Title

Wakes from Large Vessels and the Risk to the Shoreline Environment in Tampa Bay

Document Type

Article

Publication Date

2018

Digital Object Identifier (DOI)

https://doi.org/ 10.1109/OCEANS.2018.8604813

Abstract

The shoreline around Tampa Bay, Florida contains large areas of productive habitat, hosting some of the highest concentrations of wading birds in the US. The bay also contains one of the busiest seaports in the country. Thousands of transits by large vessels such as tankers, cargo ships, and cruise liners are recorded every year through the network of shipping channels within the bay. Their wakes potentially threaten critical shoreline habitat as well as increased erosion around infrastructure and property. Vessel wake heights for the bay were estimated from records of vessel length, draught, and speed extracted from the historical Automatic Identification System (AIS) data. Errors in these data such as unrealistic draught and speed were removed from the analysis. This initial study was limited to the year 2015 and vessel lengths greater than 30 m. Over 560 of these vessels, composed of 26 unique vessel types, passed through Tampa Bay for a total of ~6000 transits. These ships range in size from 30-300 m in length with maximum draughts around 15 m. Ship wake heights were computed using the empirical relation developed for displacement vessels by Kriebel and Seelig (2005) based on the Froude number. Almost all the estimated wake heights were < ;0.6m. About 15% of the AIS reports for ships underway were found to be subcritical, generating no significant wake. Estimated wake heights above 0.5 m were rare, found in ~0.02% of the vessel reports. Some of the high estimates may be due to semiplaning vessels violating the assumptions of the method, yielding unrealistic results. Reducing the block coefficient of vessels moving above their hull speed largely eliminated estimated wake heights > 0.5m.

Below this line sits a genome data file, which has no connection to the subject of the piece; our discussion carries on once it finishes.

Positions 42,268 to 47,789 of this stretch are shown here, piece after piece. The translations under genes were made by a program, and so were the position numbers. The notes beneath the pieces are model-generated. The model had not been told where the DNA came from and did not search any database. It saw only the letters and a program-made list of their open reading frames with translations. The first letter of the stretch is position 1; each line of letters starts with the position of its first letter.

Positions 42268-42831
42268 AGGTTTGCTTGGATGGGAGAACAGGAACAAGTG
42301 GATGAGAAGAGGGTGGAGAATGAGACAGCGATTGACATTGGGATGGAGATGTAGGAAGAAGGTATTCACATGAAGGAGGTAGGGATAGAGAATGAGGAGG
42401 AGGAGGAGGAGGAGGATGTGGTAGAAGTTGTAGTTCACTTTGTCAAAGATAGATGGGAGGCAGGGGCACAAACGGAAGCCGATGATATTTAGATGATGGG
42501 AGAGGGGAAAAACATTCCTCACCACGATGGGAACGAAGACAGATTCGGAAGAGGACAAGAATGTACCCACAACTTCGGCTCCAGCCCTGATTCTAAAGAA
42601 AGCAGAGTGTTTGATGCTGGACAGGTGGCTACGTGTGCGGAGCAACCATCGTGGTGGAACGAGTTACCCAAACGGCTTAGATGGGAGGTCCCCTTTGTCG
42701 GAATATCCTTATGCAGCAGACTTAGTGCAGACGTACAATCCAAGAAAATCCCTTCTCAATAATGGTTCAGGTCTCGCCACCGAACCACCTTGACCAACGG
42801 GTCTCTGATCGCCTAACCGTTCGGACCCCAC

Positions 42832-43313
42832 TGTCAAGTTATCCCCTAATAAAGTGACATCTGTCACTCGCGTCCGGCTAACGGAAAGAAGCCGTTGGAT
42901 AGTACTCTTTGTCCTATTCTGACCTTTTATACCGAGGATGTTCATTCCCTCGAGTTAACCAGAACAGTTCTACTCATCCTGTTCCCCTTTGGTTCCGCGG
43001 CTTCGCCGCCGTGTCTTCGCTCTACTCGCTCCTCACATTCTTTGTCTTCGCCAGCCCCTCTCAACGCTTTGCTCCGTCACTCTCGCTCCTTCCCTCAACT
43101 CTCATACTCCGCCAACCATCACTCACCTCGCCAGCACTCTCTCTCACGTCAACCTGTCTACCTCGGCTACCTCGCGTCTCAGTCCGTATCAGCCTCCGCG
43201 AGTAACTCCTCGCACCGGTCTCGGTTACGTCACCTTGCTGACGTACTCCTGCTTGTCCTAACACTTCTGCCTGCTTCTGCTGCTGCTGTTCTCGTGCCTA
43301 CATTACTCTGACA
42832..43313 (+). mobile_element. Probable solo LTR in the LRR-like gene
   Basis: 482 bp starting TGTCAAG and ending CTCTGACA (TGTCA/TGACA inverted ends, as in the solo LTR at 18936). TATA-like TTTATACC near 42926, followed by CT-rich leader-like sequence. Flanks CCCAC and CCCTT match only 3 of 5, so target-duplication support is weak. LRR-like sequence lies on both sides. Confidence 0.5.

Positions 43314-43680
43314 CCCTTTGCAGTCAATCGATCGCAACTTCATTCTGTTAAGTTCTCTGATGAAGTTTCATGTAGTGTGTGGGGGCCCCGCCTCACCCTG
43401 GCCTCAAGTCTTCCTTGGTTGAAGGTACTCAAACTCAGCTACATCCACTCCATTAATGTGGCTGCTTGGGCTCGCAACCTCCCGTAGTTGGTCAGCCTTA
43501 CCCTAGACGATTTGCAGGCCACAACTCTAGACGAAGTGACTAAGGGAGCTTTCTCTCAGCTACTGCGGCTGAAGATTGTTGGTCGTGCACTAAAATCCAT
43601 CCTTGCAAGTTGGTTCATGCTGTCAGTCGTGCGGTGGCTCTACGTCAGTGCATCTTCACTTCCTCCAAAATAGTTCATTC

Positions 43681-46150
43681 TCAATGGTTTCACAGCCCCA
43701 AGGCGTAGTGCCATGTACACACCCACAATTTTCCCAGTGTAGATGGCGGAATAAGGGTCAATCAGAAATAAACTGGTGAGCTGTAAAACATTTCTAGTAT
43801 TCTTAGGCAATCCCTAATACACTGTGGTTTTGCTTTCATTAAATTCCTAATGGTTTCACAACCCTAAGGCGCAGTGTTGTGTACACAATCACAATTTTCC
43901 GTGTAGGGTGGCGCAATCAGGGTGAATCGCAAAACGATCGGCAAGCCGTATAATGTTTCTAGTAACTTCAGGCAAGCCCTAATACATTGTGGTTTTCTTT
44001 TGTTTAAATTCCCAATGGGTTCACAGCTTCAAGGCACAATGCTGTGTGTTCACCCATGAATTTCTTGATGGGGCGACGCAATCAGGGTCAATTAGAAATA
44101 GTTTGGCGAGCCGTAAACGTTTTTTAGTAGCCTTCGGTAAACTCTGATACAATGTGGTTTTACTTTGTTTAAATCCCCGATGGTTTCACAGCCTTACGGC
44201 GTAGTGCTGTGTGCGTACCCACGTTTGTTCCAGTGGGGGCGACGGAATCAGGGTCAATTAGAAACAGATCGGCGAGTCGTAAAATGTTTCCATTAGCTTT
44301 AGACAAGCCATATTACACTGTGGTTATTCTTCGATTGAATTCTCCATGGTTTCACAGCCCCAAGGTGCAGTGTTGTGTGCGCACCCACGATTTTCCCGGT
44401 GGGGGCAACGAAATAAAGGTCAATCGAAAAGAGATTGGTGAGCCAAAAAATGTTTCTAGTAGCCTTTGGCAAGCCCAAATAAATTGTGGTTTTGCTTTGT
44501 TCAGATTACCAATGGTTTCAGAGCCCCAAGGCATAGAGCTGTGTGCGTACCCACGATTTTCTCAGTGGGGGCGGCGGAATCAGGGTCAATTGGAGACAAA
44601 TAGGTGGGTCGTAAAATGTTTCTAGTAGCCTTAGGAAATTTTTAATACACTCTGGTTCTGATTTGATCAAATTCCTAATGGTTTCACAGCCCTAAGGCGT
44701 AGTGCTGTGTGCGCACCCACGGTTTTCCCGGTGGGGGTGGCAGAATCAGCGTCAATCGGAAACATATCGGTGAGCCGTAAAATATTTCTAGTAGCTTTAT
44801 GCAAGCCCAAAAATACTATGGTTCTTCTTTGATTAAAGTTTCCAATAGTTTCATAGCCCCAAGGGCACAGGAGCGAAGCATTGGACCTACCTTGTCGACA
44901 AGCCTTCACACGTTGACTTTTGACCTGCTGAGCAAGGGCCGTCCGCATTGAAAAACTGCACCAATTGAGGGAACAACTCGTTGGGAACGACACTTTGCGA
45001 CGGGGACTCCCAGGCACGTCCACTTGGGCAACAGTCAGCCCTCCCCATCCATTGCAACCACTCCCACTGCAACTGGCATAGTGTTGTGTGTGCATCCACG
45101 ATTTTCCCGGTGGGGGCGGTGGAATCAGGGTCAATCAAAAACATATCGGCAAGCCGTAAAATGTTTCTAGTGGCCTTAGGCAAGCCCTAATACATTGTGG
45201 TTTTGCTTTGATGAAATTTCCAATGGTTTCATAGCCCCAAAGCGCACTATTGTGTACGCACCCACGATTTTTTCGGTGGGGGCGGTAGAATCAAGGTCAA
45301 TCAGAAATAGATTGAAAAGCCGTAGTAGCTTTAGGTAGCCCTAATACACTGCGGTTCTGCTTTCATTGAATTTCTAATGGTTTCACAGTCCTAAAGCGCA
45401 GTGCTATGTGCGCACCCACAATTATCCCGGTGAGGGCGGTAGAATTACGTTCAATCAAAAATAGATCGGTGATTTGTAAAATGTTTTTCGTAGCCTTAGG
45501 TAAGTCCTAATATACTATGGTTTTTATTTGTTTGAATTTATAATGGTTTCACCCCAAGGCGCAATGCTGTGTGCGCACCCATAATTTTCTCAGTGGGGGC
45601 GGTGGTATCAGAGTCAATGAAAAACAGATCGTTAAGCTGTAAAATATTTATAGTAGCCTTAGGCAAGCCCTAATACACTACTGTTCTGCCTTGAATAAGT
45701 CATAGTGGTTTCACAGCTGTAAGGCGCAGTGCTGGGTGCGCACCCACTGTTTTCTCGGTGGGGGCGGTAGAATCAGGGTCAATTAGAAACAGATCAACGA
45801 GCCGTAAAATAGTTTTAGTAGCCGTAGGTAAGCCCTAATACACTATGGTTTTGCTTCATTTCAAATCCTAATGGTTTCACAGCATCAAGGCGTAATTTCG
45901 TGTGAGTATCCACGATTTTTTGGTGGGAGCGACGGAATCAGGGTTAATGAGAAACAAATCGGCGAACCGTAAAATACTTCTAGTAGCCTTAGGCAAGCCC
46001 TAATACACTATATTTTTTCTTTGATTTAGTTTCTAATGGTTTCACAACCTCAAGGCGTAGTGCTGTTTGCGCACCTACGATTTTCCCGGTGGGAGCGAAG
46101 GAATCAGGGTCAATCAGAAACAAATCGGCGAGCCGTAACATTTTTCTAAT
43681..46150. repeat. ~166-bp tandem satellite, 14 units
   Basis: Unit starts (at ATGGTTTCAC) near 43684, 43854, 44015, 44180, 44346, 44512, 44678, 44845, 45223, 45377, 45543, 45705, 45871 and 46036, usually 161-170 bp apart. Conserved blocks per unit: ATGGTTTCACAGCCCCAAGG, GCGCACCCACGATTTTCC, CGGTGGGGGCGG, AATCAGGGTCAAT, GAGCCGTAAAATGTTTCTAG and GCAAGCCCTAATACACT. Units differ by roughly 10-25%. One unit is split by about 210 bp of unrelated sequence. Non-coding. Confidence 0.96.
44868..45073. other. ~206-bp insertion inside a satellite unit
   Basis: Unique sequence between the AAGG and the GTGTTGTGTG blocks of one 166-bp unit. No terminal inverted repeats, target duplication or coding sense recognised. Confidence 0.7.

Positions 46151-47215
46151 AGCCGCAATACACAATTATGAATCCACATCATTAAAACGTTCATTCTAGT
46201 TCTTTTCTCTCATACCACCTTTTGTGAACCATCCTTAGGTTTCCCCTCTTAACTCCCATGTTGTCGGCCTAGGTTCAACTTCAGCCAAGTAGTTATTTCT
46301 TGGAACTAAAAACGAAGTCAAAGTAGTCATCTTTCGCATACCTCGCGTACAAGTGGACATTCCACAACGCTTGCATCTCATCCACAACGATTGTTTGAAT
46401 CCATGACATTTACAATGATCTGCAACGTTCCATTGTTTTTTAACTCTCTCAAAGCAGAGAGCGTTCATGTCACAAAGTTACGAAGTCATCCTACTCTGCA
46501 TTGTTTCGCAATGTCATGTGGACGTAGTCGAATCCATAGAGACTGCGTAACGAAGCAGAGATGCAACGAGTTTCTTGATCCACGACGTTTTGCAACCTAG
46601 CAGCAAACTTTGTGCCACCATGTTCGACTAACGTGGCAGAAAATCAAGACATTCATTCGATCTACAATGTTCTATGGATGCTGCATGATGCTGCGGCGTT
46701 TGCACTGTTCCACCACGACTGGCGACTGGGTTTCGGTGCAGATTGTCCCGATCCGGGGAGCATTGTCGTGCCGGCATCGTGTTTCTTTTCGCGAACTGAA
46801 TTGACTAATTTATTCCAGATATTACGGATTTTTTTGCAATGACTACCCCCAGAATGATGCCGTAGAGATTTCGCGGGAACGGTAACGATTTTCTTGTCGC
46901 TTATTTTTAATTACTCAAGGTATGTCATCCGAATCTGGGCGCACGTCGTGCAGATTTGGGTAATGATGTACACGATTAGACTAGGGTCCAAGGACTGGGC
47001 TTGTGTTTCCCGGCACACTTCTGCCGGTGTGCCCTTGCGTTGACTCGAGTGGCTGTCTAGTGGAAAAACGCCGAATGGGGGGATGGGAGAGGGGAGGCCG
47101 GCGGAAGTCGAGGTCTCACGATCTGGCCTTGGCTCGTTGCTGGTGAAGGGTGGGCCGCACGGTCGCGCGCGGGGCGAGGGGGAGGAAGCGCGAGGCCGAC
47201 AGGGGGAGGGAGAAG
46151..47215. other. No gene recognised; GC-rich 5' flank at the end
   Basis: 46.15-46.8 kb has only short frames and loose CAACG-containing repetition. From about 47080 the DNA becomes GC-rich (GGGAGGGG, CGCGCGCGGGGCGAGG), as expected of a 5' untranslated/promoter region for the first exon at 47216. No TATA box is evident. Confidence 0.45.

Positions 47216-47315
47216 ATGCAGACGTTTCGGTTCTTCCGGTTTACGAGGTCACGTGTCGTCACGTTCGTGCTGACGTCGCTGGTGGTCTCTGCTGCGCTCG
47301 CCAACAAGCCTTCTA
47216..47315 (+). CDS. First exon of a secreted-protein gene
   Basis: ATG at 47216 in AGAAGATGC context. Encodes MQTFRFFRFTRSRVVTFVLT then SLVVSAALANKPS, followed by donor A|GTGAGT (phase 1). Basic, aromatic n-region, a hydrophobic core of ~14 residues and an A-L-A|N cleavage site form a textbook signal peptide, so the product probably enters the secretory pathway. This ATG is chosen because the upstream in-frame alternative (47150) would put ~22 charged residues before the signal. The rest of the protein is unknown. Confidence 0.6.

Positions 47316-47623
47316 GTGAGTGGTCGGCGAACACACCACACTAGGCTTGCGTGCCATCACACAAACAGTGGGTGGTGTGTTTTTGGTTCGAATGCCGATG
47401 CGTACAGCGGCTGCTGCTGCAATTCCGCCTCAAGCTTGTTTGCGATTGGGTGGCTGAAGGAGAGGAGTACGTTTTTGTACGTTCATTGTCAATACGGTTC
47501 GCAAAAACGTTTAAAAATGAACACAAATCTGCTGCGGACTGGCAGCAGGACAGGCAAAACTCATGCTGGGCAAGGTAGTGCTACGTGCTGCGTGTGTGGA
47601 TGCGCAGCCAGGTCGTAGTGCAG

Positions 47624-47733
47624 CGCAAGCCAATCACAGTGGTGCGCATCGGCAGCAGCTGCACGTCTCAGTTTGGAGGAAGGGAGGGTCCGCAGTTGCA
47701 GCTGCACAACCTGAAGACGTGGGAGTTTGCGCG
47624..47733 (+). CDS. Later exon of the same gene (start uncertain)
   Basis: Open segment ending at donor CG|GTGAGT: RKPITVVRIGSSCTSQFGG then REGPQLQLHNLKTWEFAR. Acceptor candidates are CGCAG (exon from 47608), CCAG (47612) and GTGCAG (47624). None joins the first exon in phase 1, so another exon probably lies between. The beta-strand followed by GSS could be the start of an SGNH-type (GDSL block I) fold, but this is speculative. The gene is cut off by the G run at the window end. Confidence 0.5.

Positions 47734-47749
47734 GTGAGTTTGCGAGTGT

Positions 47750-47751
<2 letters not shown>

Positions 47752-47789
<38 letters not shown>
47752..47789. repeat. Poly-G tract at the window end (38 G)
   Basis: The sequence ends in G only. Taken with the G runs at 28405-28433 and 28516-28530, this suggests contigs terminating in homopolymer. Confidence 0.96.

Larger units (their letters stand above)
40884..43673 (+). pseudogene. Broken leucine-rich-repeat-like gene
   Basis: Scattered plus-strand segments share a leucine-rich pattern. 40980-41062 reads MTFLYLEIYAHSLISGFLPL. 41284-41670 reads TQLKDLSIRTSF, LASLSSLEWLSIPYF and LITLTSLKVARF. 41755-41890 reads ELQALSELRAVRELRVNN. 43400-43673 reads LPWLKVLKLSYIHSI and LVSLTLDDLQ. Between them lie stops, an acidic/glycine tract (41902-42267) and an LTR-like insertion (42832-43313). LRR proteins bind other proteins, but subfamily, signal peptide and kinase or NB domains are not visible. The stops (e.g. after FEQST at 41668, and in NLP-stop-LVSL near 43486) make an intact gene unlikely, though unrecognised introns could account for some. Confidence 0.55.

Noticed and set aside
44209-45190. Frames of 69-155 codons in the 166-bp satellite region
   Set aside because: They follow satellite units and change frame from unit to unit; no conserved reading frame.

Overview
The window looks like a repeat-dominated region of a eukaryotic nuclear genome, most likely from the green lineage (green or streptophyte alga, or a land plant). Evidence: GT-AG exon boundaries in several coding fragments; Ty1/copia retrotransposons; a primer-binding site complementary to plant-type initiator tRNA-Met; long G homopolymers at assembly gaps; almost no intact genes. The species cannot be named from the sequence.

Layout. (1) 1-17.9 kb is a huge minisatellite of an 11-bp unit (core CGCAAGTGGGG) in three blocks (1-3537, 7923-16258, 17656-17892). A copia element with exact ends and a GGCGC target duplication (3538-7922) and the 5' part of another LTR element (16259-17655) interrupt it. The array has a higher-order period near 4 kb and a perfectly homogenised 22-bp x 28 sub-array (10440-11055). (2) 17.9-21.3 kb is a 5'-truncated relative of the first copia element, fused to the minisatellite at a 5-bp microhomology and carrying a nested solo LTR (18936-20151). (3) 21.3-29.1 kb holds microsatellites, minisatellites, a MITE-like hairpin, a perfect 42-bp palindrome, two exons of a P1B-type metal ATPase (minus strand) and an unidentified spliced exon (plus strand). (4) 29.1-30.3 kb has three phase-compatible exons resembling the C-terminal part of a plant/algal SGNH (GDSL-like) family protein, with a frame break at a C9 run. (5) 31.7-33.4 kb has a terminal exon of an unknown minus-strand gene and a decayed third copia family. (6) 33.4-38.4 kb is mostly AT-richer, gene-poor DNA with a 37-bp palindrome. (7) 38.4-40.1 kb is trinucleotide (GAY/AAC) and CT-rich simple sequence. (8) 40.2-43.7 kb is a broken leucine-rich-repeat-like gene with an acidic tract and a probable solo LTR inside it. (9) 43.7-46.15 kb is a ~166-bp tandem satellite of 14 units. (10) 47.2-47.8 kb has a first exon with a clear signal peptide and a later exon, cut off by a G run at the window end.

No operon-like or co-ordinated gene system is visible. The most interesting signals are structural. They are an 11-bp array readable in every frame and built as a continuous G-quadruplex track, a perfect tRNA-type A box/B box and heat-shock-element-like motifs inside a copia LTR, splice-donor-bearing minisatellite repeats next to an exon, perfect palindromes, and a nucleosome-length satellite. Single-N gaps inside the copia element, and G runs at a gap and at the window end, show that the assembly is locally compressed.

Was this content written or created while at USF?

Yes

Citation / Publisher Attribution

OCEANS 2018 MTS/IEEE Charleston, art. 18362326

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